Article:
The real Mulroney was notified of the opera's existence only this past week - cast and crew have been sworn to secrecy - and it remains to be seen how he will react, a prospect the producers admit has made them nervous. But those involved insist both Mulroney and his wife come off as attractive, and hope they can appreciate the humour in their work.

Mulroney is played by Rick Miller, known for such one-man stage shows as MacHomer and Hardsell, as well as his versatile appearance in Robert Lepage's nine-hour play, Lipsynch. In this production, he juggles Mulroney's mannerisms with tricky lip-syncing, matching his "schmacting," as he calls it, to the bass baritone of Canadian Daniel Okulitch (best known for his role in the David Cronenberg opera The Fly), who sings Mulroney's part.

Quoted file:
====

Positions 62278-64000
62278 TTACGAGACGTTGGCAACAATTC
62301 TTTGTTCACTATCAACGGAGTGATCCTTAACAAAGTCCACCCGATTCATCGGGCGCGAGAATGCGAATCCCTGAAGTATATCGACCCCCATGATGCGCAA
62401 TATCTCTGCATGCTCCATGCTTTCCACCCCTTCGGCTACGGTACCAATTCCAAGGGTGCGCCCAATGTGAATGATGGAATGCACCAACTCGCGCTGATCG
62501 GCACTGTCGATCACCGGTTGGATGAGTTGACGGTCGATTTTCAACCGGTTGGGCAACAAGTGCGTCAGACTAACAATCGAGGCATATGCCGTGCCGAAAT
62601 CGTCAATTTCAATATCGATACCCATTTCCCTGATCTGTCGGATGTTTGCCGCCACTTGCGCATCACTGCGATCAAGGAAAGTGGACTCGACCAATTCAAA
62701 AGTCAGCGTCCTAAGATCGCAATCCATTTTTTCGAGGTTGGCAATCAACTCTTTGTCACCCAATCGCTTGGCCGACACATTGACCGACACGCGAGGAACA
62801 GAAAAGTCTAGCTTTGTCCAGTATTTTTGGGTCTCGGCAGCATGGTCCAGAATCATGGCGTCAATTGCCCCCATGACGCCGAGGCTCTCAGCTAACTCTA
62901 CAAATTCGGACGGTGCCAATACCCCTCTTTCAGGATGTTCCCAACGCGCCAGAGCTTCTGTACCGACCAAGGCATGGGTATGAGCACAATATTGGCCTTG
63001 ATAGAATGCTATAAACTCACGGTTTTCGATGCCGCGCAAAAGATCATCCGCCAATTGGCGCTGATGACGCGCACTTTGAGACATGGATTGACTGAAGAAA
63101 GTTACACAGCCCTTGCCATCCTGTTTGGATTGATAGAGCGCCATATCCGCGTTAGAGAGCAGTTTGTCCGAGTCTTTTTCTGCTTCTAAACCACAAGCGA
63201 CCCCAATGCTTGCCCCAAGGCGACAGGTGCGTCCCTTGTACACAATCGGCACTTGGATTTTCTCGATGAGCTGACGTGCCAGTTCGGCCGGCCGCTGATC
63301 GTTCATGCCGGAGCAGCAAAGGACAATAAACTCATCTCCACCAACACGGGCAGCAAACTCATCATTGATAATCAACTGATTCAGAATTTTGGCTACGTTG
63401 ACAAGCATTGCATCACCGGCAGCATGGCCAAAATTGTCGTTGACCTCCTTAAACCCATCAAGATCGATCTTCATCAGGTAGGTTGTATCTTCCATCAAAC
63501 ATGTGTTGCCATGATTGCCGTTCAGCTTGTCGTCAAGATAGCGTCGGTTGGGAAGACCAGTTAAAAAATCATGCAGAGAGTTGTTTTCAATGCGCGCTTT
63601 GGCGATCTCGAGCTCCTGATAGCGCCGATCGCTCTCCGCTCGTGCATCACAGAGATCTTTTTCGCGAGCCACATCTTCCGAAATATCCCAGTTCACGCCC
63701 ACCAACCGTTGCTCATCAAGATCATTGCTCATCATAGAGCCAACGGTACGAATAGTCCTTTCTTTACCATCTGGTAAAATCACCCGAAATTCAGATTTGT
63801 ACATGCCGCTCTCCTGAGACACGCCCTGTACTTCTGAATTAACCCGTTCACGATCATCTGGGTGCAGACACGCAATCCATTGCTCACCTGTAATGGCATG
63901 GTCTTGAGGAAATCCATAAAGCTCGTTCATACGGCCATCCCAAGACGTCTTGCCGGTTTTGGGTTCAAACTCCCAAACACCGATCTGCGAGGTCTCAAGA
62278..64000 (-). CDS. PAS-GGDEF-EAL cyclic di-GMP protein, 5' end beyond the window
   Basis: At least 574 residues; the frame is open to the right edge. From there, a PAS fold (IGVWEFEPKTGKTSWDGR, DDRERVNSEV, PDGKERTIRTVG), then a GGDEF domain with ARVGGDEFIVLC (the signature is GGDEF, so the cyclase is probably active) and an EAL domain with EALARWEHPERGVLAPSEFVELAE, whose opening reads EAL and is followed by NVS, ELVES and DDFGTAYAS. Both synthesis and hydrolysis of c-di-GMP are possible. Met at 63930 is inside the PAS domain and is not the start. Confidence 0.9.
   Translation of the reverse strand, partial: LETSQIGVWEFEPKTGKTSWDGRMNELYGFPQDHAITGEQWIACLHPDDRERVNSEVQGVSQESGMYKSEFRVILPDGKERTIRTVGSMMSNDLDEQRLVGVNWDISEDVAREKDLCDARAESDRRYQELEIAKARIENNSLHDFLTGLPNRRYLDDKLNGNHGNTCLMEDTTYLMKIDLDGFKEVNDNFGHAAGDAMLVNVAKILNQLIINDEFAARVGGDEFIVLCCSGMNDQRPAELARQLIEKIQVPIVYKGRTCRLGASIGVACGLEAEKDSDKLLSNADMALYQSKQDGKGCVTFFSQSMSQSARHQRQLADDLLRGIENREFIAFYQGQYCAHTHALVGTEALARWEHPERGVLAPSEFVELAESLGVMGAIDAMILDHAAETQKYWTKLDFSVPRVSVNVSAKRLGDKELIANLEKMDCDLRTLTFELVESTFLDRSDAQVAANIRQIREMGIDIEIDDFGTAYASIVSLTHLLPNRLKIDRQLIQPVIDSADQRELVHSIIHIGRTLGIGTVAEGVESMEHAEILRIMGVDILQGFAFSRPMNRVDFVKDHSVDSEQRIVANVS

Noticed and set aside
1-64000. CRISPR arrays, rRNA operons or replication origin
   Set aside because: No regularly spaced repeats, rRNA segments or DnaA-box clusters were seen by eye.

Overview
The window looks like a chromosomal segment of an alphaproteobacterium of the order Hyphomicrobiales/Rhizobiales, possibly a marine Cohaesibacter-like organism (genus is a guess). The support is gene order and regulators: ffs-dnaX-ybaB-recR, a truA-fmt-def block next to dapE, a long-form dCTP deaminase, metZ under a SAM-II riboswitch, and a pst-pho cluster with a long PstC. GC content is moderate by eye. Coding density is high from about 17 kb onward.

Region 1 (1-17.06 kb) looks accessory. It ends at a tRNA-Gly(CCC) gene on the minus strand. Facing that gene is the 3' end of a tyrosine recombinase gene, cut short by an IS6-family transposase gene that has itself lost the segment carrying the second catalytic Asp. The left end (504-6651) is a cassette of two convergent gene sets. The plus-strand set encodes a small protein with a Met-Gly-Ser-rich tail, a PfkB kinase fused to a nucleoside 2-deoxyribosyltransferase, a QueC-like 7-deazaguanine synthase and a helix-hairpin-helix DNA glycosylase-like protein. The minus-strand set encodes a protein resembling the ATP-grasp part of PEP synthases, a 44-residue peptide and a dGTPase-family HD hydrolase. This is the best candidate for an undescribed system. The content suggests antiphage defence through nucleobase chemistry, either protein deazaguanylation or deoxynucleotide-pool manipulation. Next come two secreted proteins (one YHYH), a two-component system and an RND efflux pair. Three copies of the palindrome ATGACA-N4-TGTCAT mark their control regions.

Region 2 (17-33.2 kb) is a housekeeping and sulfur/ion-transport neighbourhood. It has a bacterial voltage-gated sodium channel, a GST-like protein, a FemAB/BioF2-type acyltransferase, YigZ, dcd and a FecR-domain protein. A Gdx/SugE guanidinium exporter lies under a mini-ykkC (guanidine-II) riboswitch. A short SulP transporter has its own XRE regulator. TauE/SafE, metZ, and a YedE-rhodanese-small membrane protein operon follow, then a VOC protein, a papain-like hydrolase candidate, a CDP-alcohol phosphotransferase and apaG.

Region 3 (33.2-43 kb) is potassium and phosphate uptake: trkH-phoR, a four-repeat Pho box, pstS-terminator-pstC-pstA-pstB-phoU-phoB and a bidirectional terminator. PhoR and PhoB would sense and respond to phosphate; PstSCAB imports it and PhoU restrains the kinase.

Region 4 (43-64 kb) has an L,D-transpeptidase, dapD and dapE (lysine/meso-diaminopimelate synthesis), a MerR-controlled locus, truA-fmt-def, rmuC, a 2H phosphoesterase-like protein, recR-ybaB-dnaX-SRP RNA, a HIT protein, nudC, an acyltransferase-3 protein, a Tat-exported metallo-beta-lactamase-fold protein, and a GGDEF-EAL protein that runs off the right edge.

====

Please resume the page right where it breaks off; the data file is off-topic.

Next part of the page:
As is often the case in his own shows, Miller's acting is exuberant and physical, adding a suitably grand theatricality to his Mulroney character. "Casting Rick sort of opened my eyes about what [the opera]could be," said Weinstein, on the film's set in Nobleton, Ont., north of Toronto. "It could be more fun, more athletic. It's not as dark or edgy [as we once envisioned it] This is a comedy."

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Says Miller, "I think this tragicomic opera is a perfect vehicle, not to make people necessarily love Mulroney again, but to see more nuance in a complicated story of power. I think everyone working on this likes him more than they did before."

The rest of the cast is an assortment of Canadian film, television and theatre mainstays. Colin Mochrie plays Jean Chrétien; Ted Dykstra is Ed Broadbent; Wayne Best takes on Pierre Trudeau; Joe Matheson channels Ronald Reagan; and Sean Cullen is one-time Mulroney cabinet minister Robert Coates. Mila Mulroney is played by Edmonton native Stephanie Anne Mills.

Rhombus began pondering the idea of an opera about Mulroney in 2005. Peter C. Newman's controversial biography, The Secret Mulroney Tapes: Unguarded Confessions of a Prime Minister, was just coming out, several months after the BBC had aired Jerry Springer: The Opera, which, despite its profanity, had garnered huge ratings.